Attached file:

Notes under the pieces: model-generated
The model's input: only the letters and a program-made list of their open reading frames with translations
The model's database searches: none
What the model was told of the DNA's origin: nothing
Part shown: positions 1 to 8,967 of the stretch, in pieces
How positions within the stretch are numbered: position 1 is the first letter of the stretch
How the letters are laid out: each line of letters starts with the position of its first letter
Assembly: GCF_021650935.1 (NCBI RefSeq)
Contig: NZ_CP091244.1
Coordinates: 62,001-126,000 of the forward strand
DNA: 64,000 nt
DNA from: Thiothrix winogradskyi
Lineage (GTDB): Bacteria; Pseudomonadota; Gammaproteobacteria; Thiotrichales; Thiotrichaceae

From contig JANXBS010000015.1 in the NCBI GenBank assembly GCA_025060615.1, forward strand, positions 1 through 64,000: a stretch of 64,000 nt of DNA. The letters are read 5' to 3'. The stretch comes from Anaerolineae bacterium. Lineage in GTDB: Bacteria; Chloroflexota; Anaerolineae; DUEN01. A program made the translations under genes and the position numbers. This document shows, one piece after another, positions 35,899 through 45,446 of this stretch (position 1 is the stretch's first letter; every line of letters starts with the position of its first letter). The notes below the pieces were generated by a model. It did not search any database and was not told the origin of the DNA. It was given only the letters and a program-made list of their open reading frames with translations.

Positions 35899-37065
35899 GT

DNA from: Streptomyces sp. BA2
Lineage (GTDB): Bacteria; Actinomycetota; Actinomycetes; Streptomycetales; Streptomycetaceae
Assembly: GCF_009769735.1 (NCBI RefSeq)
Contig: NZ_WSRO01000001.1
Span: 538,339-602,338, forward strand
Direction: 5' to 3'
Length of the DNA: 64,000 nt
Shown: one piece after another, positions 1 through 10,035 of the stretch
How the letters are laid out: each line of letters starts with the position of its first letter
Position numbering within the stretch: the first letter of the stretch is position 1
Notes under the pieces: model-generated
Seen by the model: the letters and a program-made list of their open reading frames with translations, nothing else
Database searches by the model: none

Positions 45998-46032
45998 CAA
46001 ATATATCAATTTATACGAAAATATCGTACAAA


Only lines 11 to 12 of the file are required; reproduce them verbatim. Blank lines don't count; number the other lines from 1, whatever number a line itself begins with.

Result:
DNA: 64,000 nt
DNA from: Thiothrix winogradskyi